```Easily formulated, and superficially similar questions
on prime numbers, can in fact range from the very easy
to the extraordinarily difficult, quite unexpectedly.

As an example, arrange the positive integers into four
columns, as follows:

1     2*    3*    4
5*    6     7*    8
9    10    11*   12
13*   14    15    16
17*   18    19*   20
21    22    23*   24
25    26    27    28
29*   39    31*   32
33    34    35    36
37*   38    39    40
41*   42    43*   44
45    46    47*   48
49    50    51    52
53*   54    55    56
57    58    59*   60
61*   62    63    64
65    66    67*   68
69    70    71*   72
73*   74    75    76
77    78    79*   80
81    82    83*   84
85    86    87    88
89*   90    91    92
93    94    95    96
97*   98    99   100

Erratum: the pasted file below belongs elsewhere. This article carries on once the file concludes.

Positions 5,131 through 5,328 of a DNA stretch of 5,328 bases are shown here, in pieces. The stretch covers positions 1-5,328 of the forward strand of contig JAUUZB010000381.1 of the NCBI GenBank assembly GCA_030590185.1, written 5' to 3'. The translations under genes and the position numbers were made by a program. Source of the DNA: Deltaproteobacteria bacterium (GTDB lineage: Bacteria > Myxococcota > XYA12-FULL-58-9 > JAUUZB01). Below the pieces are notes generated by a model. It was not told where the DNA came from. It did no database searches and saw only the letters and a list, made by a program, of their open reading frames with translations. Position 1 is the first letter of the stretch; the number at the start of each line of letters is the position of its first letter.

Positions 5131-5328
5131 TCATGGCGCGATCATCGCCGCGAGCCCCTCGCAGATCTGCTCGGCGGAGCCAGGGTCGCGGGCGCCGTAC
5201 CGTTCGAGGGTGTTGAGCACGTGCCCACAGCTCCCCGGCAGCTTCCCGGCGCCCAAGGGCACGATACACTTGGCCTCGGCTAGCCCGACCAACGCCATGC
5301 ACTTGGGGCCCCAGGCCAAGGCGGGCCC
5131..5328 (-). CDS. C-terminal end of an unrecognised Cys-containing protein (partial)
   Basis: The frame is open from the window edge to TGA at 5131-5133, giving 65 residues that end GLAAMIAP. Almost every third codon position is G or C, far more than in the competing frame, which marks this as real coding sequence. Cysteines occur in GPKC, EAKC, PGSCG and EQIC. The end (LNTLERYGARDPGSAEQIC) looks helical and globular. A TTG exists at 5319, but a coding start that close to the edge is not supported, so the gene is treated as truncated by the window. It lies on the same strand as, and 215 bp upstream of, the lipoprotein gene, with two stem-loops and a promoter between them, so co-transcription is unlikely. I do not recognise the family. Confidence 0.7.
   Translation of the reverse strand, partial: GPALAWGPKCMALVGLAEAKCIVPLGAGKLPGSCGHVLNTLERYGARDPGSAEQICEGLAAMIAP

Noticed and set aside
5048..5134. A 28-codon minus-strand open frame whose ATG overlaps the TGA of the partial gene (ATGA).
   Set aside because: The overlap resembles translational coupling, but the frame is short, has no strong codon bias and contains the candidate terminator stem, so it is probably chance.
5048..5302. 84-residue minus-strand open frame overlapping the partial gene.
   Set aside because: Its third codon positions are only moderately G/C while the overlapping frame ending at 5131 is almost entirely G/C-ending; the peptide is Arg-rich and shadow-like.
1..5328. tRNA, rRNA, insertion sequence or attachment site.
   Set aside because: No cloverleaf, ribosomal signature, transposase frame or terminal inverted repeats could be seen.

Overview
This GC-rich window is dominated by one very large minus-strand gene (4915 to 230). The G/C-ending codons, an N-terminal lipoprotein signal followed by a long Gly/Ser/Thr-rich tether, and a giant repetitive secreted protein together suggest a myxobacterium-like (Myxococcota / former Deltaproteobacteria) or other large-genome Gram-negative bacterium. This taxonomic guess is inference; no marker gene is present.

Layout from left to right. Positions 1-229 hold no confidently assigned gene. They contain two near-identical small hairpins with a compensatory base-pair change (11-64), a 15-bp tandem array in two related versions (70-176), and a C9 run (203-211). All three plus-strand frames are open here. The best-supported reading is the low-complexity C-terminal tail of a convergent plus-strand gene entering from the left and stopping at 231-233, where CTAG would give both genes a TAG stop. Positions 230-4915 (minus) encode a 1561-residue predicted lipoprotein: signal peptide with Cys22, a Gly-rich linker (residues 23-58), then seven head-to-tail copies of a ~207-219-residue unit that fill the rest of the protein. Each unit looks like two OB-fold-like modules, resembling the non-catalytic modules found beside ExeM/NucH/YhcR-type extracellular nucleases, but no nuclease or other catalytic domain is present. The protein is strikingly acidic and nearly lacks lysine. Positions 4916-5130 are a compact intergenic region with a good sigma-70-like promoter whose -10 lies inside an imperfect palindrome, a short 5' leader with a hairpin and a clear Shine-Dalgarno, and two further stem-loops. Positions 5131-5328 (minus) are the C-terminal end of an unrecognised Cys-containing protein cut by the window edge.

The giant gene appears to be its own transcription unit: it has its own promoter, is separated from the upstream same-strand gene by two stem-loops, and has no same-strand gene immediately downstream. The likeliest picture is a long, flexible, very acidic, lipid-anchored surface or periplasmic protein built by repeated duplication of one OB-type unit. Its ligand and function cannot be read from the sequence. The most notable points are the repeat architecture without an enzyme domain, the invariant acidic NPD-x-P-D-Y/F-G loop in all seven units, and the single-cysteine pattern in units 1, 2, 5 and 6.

:     :     :     :
:     :     :     :

A primary school child can undestand why there is just
one prime in column 2, and no primes in column 4.

A secondary school student can understand Euclid's proof
that columns 1 and 3, taken together, contain infinitely
many primes.

An undergraduate student can understand why column 1
contains infinitely many primes (a theorem proved
in this course), or why there must be infinitely
many ROWS with NO primes.

A postgraduate student can understand why `half' of the
primes are in column 1 and `half' in column 3 (in a
the sense that can be made very precise).

Many mathematicians believe that there are infinitely
many ROWS containing TWO primes, but nobody has been
able to prove it.
```